The Dragon's Spine, Wales


Dragon’s Spine

Fancy a 186 mile-long road trip up the centre of Wales? Then the Dragon's Spine is the one for you. Starting in Cardiff and travelling north to Conwy you’ll venture through not one, but two National Parks, as well as many valleys, reservoirs and market towns. First you’ll reach the Brecon Beacons, travel through the heart of Wales and finally reach Snowdonia National Park - home to the longest zipwire in Europe. If that’s not your thing, you’ll also find underground caves, copper mines and slate caverns nearby. Take the Snowdon Mountain Train up Wales’ tallest mountain, or climb it if you’re feeling adventurous! This road trip is a walkers wonderland with plenty of hiking opportunities.

The Black Mountain Pass - Brecon Beacons

The Black Mountain pass (A4069) winds through the Brecon Beacons for 19 miles between Llandovery and Gwaun-Cae-Gurwen. It was made famous on Top Gear in 2011 when Jeremy Clarkson test drove a Mercedes on this magnificent road. With hairpin bends, vast views across mountains and long stretches of scenery, this is one road you’ll want to take advantage of the laybys to admire the views. Just watch out for the roaming sheep!


Atlantic Highway - South West England

This scenic road trip via the A39 takes you along the coast of Somerset, Devon and Cornwall down towards the southern tip of England. The route starts near Bath in Somerset and finishes in Falmouth, Cornwall, however the official ‘Atlantic Highway’ is the stretch between Barnstaple and Fraddon due to the almost constant views of the Atlantic ocean.

Passing some of the country's prettiest fishing villages (as featured in Doc Martin), surfers’ paradise beaches (including Newquay, infamous for being the UK’s best surf spot), and King Arthurs’ clifftop castle at Tintagel, there’s plenty of places to stop off along the Atlantic Highway for walks, beaches, culture, cream teas and seafood.

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West Cornwall Coast Road

West Cornwall Coast Road

If you drive a little further after the Atlantic Highway, you'll reach the West Cornwall Coast road. Right at the tip of Cornwall, the stretch of road (B3306) between St Ives and St Just clings close to the coast and is often described as the best scenic drive in Cornwall. Probably best taken in as a passenger, this windy road is typical of the Cornish lanes, with extreme twists and turns between fields, cliffs and quaint villages. Once you’ve reached St Just, keep on going to take in the Mediterranean-esque Sennen Cove, then walk to Land’s End along the coastal path. The views are worth it!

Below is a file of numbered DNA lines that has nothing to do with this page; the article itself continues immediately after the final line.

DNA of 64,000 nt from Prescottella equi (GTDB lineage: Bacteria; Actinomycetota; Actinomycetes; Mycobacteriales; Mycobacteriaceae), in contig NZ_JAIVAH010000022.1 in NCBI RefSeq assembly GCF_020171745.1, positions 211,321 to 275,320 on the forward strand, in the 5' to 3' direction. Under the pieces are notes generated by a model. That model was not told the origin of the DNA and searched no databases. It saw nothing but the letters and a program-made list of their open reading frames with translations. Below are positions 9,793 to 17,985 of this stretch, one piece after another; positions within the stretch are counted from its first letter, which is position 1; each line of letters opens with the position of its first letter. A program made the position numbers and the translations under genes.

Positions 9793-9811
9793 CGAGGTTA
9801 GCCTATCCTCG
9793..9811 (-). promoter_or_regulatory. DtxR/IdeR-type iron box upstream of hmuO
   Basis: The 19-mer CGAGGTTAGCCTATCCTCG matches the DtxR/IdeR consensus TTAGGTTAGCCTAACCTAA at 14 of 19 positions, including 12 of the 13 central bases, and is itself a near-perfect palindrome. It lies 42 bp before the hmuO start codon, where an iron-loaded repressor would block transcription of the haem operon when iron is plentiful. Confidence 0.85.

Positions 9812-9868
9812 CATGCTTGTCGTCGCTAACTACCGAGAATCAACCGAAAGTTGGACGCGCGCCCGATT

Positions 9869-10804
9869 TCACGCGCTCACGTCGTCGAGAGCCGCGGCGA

North Norfolk Coastline

The North Norfolk Coastline

The entire stretch of the north Norfolk shoreline is an Area of Outstanding Natural Beauty making this road trip very picturesque. Starting in Kings Lynn and ending in Cromer, the route takes in the northern coast with many great places to stop along the way. Don’t miss Sandringham Estate, the victorian seaside town of Hunstanton (with arguably the best sunset in Norfolk), Holkham Hall and take some time for some wildlife spotting - Blakeney Point is home to many seals and there are a few RSPB reserves in the area for bird watching. While you’re in Norfolk, it’s well worth taking a trip further south to the Norfolk Broads to spend some time on the water, then head into the historic city of Norwich.

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Military Road, Isle of Wight

Military Road, Isle of Wight

One of my personal favourites is Military Road - running down the west coast of the Isle of Wight, Military Road starts at Blackgang and ends at Freshwater Bay with a stunning view of the coastline and the Needles in the far distance. At only 11 miles long, it doesn’t take long to drive, but there are many great campsites along this road, as well as walks across Tennyson Down, a working sweet shop, cafe and chair lift at The Needles, and bike hire, a waterpark and restaurant at Tapnell Farm nearby.


Naomi Manvell

Digital Marketing
Naomi has spent many summers camping with family and friends. This usually involved a lot of wet sleeping bags, broken tent pegs and even a upturned tent on a car... Since then she has preferred to spend camping holidays in yurts, shepherds huts and campervans. Most weekends you will find her exploring the countryside around Sussex and trying to find the best pub food along the way.